Tuesday, July 17, 2007

one kind of list or another

I was looking for a quote, something Gabriel Figueroa said about working with Buñuel on Los Olvidados -- I had a memory of an incident where Figueroa had a magnificent sunset in his viewfinder and Buñuel, looking at it, turned the camera around to show a thorny, ugly bush.

I didn't find it. So I went looking through My Last Breath (or My Last Sigh, depending). And though I didn't find anything relevant about what I started wanting to know, I found this passage towards the very end of the book:

The diagnosis couldn't be simpler: I'm an old man and that's all there is to it. I'm only happy at home following my daily routine: wake up, have a cup of coffee, exercise for half an hour, wash, have another cup of coffee, eat something, walk around the block, wait until noon. My eyes are weak and I need a magnifying glass and a special light in order to read. My deafness keeps me from listening to music so I wait, I think, I remember, filled with a desperate impatience and constantly looking at my watch.

Reading this, I was reminded of my grandfather who used to do the same thing. He used to sit in one chair, adding a pillow or cushion as the years went by and he became thinner and could no longer be comfortable with the chair as it was. And he used to look at his watch every five minutes, while sitting in full view of the big clock on the wall. I used to wonder what it was he used to look for, why he needed to check the time so often.

Then last year, he died and I inherited his diaries. I had thought they would contain gems of I don't know what. Perhaps not wisdom, but an insight into someone else's mind; perhaps some window into something not usually visible. As with all expectation, this one also was met with disappointment.

My gradfather's diaries were pages and pages of lists, of chronicling every moment as it passed: waking up, bathing, food consumed. The slightest deviation from routine, the grumblings of an old man whose body was refusing to cooperate, the looking forward to the smallest treat - a fruit out of season, a bowl of payasam - all of it was put down in a cramped and shaky hand. Every time he wrote, he slowed down time while making it pass. I wondered, did he ever re-read anything he wrote? Would he know one day from another? How many months' worth would he be able to re-read before he had to cry out in frustration?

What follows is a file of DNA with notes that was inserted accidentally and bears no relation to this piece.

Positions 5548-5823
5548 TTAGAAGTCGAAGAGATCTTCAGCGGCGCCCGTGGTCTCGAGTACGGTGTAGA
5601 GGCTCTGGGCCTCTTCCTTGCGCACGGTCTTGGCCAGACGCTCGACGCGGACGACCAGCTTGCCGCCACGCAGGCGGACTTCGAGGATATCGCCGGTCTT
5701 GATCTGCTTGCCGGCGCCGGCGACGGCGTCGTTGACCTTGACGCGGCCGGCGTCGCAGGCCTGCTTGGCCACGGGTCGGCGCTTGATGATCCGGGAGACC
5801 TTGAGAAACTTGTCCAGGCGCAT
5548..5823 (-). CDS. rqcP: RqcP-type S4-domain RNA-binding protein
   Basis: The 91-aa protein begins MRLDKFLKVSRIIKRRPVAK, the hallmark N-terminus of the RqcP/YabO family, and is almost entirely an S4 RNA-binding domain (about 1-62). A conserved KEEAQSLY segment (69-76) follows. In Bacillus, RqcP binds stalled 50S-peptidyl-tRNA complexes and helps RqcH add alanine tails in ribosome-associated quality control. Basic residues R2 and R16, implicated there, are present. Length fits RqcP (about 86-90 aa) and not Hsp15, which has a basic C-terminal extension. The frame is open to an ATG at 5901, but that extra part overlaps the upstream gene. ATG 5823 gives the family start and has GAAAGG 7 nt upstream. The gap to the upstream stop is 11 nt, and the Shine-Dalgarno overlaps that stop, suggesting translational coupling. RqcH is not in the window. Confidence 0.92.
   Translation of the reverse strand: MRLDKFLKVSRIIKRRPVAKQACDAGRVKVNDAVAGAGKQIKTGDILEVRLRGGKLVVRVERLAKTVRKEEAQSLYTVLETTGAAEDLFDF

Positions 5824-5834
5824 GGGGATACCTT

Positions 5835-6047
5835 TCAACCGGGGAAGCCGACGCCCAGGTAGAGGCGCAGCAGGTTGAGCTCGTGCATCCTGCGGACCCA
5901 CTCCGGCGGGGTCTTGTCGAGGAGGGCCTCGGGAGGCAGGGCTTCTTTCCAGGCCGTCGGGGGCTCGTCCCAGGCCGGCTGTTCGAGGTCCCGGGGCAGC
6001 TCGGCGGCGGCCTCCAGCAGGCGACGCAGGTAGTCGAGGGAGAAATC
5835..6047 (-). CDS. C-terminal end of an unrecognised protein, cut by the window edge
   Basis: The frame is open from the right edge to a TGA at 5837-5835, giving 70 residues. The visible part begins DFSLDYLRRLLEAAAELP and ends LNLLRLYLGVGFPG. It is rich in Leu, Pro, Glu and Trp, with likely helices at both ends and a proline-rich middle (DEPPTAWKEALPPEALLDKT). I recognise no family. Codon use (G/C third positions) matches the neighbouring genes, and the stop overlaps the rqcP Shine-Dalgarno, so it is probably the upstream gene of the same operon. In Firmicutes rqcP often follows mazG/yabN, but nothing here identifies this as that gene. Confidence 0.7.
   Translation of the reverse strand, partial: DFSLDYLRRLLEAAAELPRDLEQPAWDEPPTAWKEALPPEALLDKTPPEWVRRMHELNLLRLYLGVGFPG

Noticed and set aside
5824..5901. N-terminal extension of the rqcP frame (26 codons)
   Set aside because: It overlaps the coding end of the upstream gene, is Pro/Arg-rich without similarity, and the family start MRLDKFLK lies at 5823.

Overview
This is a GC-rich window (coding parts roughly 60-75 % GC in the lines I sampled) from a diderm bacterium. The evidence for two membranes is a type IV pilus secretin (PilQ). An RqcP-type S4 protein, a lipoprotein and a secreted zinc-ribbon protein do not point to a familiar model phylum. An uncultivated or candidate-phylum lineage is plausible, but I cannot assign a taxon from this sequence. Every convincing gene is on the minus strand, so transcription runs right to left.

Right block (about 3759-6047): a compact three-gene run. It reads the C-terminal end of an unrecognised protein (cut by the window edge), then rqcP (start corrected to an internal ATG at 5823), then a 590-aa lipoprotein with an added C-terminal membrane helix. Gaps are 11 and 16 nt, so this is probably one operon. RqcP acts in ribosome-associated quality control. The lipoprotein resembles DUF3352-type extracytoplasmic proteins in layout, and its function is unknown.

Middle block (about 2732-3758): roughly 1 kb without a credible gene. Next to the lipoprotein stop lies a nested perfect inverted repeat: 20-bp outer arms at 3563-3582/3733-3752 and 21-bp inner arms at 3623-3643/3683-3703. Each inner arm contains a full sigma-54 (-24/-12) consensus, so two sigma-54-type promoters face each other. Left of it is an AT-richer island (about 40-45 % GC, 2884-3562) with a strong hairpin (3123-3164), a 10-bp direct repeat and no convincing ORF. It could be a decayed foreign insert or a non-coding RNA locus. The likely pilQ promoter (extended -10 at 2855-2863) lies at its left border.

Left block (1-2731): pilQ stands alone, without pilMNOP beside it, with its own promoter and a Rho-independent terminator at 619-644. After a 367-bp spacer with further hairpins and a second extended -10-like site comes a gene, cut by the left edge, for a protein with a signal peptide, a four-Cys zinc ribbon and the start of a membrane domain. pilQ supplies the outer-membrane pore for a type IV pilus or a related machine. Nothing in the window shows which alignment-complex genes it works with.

There was this poem that I used to like when I was in college. Jenny Joseph's alternate list seemed wonderful: I would be like that, I used to think. I would only appear senile or eccentric to other people but it would actually be daring and free-spirited to wear purple and pluck other peoples' flowers. It's been a while since I've entertained the possiblity of taking any pleasure at watching someone else down three pounds of sausage at a go (what a relief it is to be single!), but even this kind of list-making seems unbearably sad because it is so delusional.

What can old age be but a bleak series of breakdowns? Of watching the time crawl and recording it as it goes in all its minuteness, if one is able to?

I want none of it.

PS: I'm aware that this is not the promised HP post. But wouldn't you rather have Buñuel that Potter?


Cheshire Cat said...

This was moving. I liked the part about slowing down time while making it pass... It sounds as though it, or something like it, should belong in a poem.

Shweta said...

PS: I'm aware that this is not the promised HP post. But wouldn't you rather have Buñuel that Potter?

That depends on who the ‘you’ is. It’s not to say that this wasn’t as good a post as usual, but m’dear! Where is your sense of occasion? This is Potterweek. The only one we will ever have. Surely we must extract every sickle’s worth out of it? Conflict and doubts can wait. In the aftermath and anti-climax literary tastes can be defended to death.

Falstaff said...

"Good men, the last wave by, crying how bright
Their frail deeds might have danced in a green bay
Rage, rage against the dying of the light."

This was exquisite, but I'm not sure I agree. Perhaps there is something to be said for clinging on to life at all costs.

The slowing down time to make it pass thing reminded me of Catch 22 actually. Wasn't there a character in there who tried to do the same thing?

Space Bar said...

Cheshire Cat: PErceptive of you. It is.

Shweta: Oh I think I have time until saturday before I whip myself into a frenzy! And then I shall pay my obsequies like everyone else.

Falstaff: You know, I've always thought of that poem as a young man's desperate exhortation. Most old men, if they're conscious of what they're feeling, would just want the end to hurry up. Or at least, so I imagine.

And even assuming there is rage and the will to cling on to life, how terrible to do it with such paltry tools as are left you at that age.

the mad momma said...

this was most unlike you.. you rarely write about family... and it was beautiful and thoughtful. as for HP.. get on with the next post please!

km said...

Woah. That is beautiful. And now I want to go back and read my journals.

Space Bar said...

TMM: I do, sometimes, you know. It's just that it mostly gets linked to some other thing - like this one as well!

KM: Thanks.